On October 2, 2013, the United States District Court for the District of New Jersey rejected a defendant’s argument that class action proceedings under the Telephone Consumer Protection Act (“TCPA”) are not the superior means of resolving TCPA class action claims because alternative forums are available. Specifically, in a federal action involving transmission of unsolicited facsimiles, the defendant argued that TCPA class action claims are best resolved individually in small-claims court rather than in conflated class action proceedings. The defendant relied heavily on a New Jersey State Appellate Court decision that adopted the same reasoning. Rejecting this theory, the federal court determined that based on federal law and considerations of fairness, class action proceedings are indeed an effective means of resolving TCPA class action complaints.
The New Jersey State Appellate Court Decision
In a case titled Local Baking Products v. Kosher Bagel Munch, Inc., the New Jersey State Appellate court denied a TCPA class certification motion. The state court began its decision by noting that there are 3 avenues of enforcement under the TCPA: 1) regulatory and court actions brought by the Federal Communications Commission; 2) civil actions by state attorneys general; and 3) private actions brought by persons or entities for injunctive relief and recovery of statutory damages. With respect to private rights of action, the court reasoned that because the statutory minimum award under the TCPA is $500 (which is significantly higher than the actual cost to the consumer of receiving an unwanted facsimile transmission), consumers would be motivated to pursue their claims in small claims court, thus providing a more efficient alternative than class action proceedings.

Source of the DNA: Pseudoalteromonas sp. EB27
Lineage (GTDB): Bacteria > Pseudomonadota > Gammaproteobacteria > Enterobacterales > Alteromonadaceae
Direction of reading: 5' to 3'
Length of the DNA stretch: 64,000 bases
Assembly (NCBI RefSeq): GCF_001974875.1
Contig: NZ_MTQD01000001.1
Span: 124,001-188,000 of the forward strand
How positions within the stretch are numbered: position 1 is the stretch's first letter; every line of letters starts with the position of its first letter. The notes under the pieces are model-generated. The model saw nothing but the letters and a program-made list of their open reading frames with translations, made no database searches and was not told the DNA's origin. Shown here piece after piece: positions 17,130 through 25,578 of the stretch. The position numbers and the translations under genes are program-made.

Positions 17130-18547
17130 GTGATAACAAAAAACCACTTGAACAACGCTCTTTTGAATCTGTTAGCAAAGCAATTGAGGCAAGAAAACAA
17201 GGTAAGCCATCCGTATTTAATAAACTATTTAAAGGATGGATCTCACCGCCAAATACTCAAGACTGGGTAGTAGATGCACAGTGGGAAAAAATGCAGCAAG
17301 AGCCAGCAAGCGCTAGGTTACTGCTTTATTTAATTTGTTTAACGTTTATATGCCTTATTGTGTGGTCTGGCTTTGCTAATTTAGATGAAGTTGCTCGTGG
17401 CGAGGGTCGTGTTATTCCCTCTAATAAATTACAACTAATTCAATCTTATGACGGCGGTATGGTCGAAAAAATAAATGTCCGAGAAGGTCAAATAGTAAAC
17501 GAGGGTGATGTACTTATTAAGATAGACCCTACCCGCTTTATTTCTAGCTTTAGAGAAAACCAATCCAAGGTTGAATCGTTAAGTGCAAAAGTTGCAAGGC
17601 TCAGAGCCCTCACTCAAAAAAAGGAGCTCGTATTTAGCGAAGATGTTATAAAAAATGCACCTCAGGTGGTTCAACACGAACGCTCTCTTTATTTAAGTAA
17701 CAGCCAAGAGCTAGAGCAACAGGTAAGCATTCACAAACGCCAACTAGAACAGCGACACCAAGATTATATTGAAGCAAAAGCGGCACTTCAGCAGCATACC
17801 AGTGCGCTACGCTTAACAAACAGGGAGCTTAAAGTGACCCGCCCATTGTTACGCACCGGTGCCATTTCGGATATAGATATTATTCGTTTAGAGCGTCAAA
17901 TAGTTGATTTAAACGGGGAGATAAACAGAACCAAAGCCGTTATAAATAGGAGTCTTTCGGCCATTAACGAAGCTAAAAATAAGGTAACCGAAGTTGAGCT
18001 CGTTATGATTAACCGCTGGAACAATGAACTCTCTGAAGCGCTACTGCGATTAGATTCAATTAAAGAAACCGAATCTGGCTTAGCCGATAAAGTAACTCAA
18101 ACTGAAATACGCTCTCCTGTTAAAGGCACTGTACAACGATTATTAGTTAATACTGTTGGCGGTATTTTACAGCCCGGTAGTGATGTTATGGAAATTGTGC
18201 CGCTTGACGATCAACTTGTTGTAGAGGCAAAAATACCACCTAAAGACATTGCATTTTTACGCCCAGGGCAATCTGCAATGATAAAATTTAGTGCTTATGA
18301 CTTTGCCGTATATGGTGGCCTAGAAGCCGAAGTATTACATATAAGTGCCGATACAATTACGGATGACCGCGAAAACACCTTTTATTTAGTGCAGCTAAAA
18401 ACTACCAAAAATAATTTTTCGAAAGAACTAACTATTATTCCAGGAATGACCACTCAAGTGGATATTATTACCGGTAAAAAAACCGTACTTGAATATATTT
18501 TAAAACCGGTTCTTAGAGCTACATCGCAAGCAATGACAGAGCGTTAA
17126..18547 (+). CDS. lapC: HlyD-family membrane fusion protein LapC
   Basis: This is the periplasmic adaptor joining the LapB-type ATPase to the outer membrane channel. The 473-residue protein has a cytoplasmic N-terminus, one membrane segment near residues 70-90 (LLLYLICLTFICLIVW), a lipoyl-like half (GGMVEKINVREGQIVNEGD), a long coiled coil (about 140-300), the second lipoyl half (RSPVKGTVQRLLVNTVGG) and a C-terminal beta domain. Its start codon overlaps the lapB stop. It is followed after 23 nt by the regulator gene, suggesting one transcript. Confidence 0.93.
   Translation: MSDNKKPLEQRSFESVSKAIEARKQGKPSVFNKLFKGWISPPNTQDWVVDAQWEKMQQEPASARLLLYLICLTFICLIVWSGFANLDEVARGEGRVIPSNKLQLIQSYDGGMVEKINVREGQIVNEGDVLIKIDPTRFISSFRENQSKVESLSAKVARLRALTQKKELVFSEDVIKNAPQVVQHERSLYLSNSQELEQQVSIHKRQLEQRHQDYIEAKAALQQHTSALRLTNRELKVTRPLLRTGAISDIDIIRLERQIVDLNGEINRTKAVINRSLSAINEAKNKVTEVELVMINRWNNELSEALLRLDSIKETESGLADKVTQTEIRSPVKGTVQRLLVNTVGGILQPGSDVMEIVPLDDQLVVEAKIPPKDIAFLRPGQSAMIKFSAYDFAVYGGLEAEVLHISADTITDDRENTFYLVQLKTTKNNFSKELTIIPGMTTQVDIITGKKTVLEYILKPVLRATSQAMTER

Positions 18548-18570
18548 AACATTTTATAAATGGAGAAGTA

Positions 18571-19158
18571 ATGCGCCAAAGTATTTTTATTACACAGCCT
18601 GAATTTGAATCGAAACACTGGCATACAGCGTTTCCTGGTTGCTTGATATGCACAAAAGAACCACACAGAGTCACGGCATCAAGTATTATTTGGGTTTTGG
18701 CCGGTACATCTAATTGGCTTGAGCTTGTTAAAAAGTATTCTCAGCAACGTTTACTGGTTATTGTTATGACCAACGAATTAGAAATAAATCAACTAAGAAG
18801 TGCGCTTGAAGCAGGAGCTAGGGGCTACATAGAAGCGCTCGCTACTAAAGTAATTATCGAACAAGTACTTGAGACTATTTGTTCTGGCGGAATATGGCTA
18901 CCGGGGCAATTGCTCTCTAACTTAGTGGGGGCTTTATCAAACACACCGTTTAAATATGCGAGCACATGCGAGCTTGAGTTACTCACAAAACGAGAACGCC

The Federal Court Rejects the TCPA Class Action Defense
The federal court declined to follow the reasoning of the New Jersey State appellate court. The court noted that a number of other federal courts throughout the country have disagreed with the New Jersey State Appellate Court’s analysis. The federal court noted that even though the statutory damages of $500 under the TCPA was greater than the actual damages suffered by consumers, the amount was likely still too small for consumers to take the time to go to small claims court for damages. Accordingly, the court reasoned, because consumers will be less likely to go to court when the statutory recovery is so small, class action litigation is “simply a better available method to fairly and efficiently resolve the claims of potential class members in this case.”
Protect Yourself Against TCPA Class Action Claims
The decision of this federal court strips marketers and advertisers of a viable defense to avoiding class action litigation in the court’s jurisdiction. In recent years, there has been a noticeable increase in TCPA class action complaints that are costly to defend and potentially disastrous if judgment is entered against the defendant (See Record Breaking TCPA Class Action Settlement Record Breaking TCPA Class Action SettlementRecord Breaking TCPA Class Action Settlement). As such, it is critical that marketers, advertisers and businesses consult with experienced counsel to protect themselves against the specter of TCPA class action litigation.